Next up, I built the cabinet boxes. These seem intimidating but in all honesty, it’s just a box. Don’t overthink it! My window is not centered on the wall (queue eye twitch here) so I made my cabinet boxes two different sizes so that at least the space around the window would be equal. Because you’re building these yourself, they are completely customizable so go with whatever dimensions will fit you and your space!
Take two of your side pieces and lay the bottom piece on top. If there is a “good” side of the plywood you’re using, orient it accordingly (bad side facing the wall or into the cabinet, good side always facing where you’ll see it) and don’t forget to sand again to get that nice, clean finish! Spread wood glue along the edge that rests on the side pieces and use 1.5” screws and screw the bottom piece onto the side piece. Don’t forget to use your square to make sure everything is, well, square.
Flip the box over and do the same to the top piece. Be conscious of where you place your screws on the top. I placed mine is spots I knew would be hidden by the shelving unit I was planning to set on top.
Cut a piece of particle board (or plywood, I just used particle board because wood prices are insane right now) to fit on the back of your cabinet and glue and screw it in as well.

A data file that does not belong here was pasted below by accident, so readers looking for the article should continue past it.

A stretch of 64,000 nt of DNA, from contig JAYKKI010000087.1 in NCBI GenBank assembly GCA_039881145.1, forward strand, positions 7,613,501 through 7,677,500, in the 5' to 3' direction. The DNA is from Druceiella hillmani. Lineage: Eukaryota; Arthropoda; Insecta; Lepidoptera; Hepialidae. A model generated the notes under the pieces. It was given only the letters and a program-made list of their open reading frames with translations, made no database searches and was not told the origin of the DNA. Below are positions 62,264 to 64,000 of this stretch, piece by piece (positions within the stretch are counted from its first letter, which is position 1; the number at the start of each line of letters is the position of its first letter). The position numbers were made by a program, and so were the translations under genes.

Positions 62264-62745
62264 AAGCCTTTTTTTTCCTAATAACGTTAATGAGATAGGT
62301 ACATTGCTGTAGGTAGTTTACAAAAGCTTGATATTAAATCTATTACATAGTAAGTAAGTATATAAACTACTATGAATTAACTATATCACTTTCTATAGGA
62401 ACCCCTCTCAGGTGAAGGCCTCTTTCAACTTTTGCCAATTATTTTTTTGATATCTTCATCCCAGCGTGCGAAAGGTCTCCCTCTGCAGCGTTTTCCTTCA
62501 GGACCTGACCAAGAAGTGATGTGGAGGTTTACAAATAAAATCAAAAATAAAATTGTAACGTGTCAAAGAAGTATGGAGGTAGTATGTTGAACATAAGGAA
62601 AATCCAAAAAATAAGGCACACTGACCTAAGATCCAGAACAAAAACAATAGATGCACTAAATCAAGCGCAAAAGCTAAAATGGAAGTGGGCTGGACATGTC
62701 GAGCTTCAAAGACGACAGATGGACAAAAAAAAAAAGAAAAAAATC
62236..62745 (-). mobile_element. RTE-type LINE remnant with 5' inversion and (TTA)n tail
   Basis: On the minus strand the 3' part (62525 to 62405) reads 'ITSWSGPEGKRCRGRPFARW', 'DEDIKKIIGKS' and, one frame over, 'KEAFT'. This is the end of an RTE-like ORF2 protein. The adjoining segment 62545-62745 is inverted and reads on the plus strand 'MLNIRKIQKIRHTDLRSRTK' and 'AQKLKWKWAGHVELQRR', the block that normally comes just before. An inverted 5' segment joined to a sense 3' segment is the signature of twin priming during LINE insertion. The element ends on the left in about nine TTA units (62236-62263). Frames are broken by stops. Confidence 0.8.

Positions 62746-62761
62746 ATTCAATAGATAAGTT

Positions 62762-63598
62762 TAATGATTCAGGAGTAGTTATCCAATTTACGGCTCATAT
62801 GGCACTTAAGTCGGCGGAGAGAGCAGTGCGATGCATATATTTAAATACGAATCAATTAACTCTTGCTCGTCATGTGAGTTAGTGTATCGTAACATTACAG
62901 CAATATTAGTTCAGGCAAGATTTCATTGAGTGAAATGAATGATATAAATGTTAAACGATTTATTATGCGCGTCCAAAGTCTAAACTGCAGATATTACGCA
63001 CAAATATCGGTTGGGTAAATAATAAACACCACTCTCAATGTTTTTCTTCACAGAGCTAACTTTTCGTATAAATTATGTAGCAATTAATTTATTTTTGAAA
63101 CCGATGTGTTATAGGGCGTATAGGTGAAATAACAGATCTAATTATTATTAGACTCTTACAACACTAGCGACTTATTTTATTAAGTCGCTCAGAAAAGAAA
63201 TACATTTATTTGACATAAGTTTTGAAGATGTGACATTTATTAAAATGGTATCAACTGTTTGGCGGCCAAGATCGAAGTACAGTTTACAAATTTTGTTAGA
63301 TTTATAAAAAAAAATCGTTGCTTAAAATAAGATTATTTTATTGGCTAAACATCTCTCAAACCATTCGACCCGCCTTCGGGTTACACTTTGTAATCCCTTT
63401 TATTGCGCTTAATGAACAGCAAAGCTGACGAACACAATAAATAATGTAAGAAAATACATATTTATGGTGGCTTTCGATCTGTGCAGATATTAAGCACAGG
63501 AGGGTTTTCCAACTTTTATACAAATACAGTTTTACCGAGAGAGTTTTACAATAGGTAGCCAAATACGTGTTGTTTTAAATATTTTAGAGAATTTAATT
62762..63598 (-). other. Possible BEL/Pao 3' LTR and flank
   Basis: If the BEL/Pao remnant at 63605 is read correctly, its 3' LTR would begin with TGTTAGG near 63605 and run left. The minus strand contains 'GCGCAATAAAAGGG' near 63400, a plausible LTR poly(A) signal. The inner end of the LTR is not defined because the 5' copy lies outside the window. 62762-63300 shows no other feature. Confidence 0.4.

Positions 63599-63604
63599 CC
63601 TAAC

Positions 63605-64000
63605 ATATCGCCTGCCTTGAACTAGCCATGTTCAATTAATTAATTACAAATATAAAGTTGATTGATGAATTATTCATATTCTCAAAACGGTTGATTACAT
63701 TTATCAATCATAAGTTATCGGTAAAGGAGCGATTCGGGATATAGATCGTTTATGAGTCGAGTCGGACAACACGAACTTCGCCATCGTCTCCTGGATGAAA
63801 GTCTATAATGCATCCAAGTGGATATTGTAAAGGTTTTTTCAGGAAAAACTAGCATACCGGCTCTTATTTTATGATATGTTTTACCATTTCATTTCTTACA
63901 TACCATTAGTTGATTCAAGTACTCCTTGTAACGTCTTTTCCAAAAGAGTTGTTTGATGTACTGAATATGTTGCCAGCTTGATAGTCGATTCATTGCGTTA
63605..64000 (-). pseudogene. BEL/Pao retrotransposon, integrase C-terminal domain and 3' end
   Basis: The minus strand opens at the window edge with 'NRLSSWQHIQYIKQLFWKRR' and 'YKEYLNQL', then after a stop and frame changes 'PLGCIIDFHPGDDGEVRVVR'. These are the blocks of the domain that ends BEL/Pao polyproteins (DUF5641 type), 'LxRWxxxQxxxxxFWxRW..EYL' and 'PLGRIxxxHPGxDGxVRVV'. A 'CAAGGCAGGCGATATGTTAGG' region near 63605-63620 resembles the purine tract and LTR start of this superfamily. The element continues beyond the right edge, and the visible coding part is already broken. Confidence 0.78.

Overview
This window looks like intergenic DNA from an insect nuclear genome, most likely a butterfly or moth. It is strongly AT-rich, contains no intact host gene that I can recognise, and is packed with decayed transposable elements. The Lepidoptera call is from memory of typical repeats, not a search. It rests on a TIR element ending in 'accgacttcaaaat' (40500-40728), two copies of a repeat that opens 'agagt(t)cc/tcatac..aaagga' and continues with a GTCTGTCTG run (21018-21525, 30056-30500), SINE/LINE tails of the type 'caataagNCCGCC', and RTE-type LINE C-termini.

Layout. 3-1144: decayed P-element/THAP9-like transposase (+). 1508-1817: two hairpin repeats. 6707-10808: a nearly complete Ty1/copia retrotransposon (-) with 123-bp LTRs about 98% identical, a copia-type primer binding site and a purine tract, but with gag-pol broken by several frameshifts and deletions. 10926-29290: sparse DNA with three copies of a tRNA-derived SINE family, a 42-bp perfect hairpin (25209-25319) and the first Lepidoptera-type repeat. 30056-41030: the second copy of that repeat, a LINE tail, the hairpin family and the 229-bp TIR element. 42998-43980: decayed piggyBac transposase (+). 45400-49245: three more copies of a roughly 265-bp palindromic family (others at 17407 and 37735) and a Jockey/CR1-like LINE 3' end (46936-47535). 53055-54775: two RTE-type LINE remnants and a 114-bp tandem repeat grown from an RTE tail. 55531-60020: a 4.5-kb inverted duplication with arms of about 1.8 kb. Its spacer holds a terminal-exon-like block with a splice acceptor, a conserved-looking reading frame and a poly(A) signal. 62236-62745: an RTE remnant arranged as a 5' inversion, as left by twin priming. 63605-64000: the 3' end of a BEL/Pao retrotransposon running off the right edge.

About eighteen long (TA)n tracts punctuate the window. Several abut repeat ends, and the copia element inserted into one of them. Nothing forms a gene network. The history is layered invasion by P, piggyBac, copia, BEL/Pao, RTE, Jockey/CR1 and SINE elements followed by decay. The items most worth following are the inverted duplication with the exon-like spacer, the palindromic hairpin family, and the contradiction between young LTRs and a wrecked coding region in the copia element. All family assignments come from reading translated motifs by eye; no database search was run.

I added one shelf inside (which I cut out of 3/4” plywood) and I just eyeballed where I wanted it. I screwed it into the sides with 1.5” screws, making sure to sink the screws in so that I could fill them with filler.
Finally… time to install them! Set your cabinets on the 2×4 frame and screw them into the studs in your wall. Eventually we’ll frame out the front with 1x2s, but that part comes a little later.
These shelves are probably the easiest part of the whole build! Create a box just like you did with the cabinet boxes, but leave off the bottom piece. I made mine a few inches shallower than the cabinets so there was a bit more dimension.
Now you can add shelves. Add as many or as few as you want and space them according to your needs! I spaced mine about 13” apart, but allowed for about 22” between the bottom and the first shelf. The distance between the top shelf and the top is also a little bigger, which I think looks nice. I cut a piece of scrap wood and used it as a spacer while attaching them so that I could make sure they were perfectly spaced. Screw them in from the sides with 1.5” screws and make sure to sink your screw into the wood a little so you’ll be able to fill it and make it disappear.
Add a back with particle board just like with the cabinet boxes, glue and screw! Then screw it into your studs. I shot a few nails into the cabinet box on the very bottom of the shelving unit for a little extra stability.
Caulking and filling this was a marathon, but soooo satisfying! Caulk all your corners and use wood filler or spackle to fill in any screw spots, as well as the raw edge of the particle board backing.
Trim Everything Out
Everywhere there is a raw edge (except along the very bottom) I added 1×2 MDF. I attached it using my nail gun and then caulked and filled all the seams.